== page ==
Automobiles Technology

Dual Axis Strut Suspension

Supporting the World's Fastest Front-Wheel Drive

Dual Axis Strut Suspension

Steering feel, cornering limit performance, straight-line stability.
Dual axis strut suspension realizes
World’s fastest*1 front-wheel drive at Nurburgring

The front suspension on front-wheel drive cars plays two roles: supporting the drive wheels and steering the car. With high-torque front-wheel drive cars, unexpected torque steering tends to occur, and conventional strut suspension would not provide sufficient tire grip while turning. Honda’s dual axis strut suspension separates knuckles and dampers, increasing steering axis flexibility, thus solving the problems of conventional strut suspension.

Dual Axis Strut Suspension

Dual axis strut suspension
(Civic Type R / Left hand drive)

Why torque steering occurs with high-torque front-wheel drive cars

Torque steering, the car turning regardless of the driver’s will, is unique to front-wheel drive cars with high-torque engines, and occurs mainly during acceleration while turning.

Car steers more than driver expects during acceleration while turning

With strut suspension front-wheel drive cars fitted with wide tires, the center offset (distance from the wheel’s center (input point for engine torque) and the steering axis) is large, so sudden torque input forces the tires to change direction (torque steering). The result is sudden steering wheel movement while operating the car, such as accelerating. With conventional strut suspension, center offset is structurally difficult to reduce, and has been a problem for many years.

Adding damper fork
Dramatically reduced center offset

If there is a difference in driving force between the left and right tires during high-G turning on a race track, torque steering occurs due to imbalance in forces exerted around the steering axes. This behavior causes doubt in the mind of a driver attempting to set a new front-wheel drive record at the Nurburgring, so torque steering needed to be minimized. By adding a damper fork, Honda managed to separate the knuckle from the damper which were previously a single unit, and enable separate movement. By positioning the steering axis closer to the wheel center, a major cause of torque steering, the amount of center offset, was drastically reduced.

Conventional strut suspension has long center offset

Conventional strut suspension has long center offset

Dual axis strut suspension adds a damper fork to drastically reduce center offset

Dual axis strut suspension adds a damper fork to drastically reduce center offset

Drastically reduced torque steering realized superb driving stability

The result was a drastic reduction in torque steering that occurred during sudden take-off or acceleration, and even with acceleration during turning, superb handling was attained through excellent driving stability and steering feel.

Suspension structure

Suspension structure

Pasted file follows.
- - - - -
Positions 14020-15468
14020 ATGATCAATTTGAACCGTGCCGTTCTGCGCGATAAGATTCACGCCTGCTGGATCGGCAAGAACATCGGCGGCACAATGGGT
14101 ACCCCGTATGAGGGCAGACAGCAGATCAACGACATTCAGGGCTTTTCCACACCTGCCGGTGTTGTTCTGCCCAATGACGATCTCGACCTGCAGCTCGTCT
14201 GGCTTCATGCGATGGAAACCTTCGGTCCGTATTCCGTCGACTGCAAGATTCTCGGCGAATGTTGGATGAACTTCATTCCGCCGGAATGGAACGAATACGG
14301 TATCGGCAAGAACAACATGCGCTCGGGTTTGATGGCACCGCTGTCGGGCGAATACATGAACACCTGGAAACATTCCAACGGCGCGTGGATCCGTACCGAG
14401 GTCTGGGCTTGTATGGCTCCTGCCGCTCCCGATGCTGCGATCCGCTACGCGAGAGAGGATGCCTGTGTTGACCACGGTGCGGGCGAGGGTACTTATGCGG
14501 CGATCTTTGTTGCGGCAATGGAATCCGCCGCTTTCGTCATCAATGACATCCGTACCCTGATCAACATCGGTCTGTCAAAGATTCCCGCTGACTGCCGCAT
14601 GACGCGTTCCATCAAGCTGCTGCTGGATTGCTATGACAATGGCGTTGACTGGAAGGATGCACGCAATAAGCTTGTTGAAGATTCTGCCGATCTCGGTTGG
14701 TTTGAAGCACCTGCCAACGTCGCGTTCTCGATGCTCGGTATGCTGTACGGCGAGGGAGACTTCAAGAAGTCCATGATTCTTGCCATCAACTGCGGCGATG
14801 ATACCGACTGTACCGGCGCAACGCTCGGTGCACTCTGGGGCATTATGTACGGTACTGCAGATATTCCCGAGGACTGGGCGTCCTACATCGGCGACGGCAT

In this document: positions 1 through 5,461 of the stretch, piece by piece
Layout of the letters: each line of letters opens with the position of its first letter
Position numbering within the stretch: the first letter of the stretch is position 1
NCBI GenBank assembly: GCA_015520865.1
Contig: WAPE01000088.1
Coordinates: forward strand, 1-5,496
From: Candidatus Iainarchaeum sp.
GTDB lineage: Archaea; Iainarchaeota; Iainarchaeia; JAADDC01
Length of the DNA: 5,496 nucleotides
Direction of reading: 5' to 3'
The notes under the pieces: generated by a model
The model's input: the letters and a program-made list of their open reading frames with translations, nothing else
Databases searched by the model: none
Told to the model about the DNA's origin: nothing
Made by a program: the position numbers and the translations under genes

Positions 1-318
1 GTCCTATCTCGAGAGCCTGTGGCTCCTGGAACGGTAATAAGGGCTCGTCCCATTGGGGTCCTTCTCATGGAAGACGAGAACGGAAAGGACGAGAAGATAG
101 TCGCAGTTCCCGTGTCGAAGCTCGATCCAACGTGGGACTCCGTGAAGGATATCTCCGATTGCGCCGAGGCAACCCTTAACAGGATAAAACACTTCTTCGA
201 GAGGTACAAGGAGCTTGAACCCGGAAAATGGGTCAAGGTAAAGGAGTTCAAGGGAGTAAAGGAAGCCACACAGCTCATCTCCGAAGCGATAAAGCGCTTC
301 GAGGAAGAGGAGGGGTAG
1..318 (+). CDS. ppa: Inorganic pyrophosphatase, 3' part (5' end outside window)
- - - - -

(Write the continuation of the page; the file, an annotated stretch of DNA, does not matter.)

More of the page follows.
Conventional strut suspension
Loses road holding performance in high-speed turns

As large centrifugal force is applied while turning, the car’s tires on the outside of the turn tend to roll outwards, reducing the tires’ road holding performance. To prevent this, the best method is to lean on the suspension and vary the camber angle to keep the tires perpendicular to the road. The problem with conventional strut suspension was that the amount of camber variation was small, which limited the degree of road holding performance that could be attained.

Difference in turning performance according to road holding

Difference in turning performance according to road holding

Adding damper forks, optimizing caster angle

With conventional strut suspension, the damper axis and steering axis is the same angle, due to its structure. With dual axis strut suspension, the added damper fork separates the two axes, allowing more freedom in setting the steering axis. By tilting the steering axis back further than a conventional suspension, a larger caster angle could be set.


Conventional strut suspension with identical damper axis and steering axis angles


With dual axis strut suspension, steering axis tilts further back than the damper axis, enabling a larger caster angle

Better road handling dramatically improves
Cornering limit performance and high-speed straight-line stability

By increasing the variability of camber while turning, road holding while steering is improved, and by optimum damper axis angle setting, enabling ideal contraction characteristics. This resulted in dramatically improved cornering limit performance, and also drastically improved high-speed straight-line stability.

Contributing to achieving the monumental task of

becoming the fastest*1 front-wheel drive

Torque steering and road holding performance during turning were issues for a long time, when developing higher performing front-wheel drive sports cars.

These issues have been overcome thanks to Honda’s dual axis strut suspension.

By separating and optimizing the axes for steering and maintaining the car’s ground clearance, torque steering has been dramatically reduced, and cornering performance has been drastically improved. These advantages are the unique features of the dual axis strut suspension.

The 2015 Civic Type R (FK2) and 2017 Civic Type R (FK8) are equipped with dual axis strut suspension, playing a large role in achieving the fastest*1 lap time*2 for a front-wheel drive car at the Nurburgring.

Civic Type R

  • *1Honda research. 2015 model as of September 2015, and 2017 model as of April 2017.
  • *22015 model lap time: 7 min 50.63 s (timed in May 2014). 2017 model lap time: 7 min 43.80 s (timed in April 2017). Both times by Honda, using pre-production development models.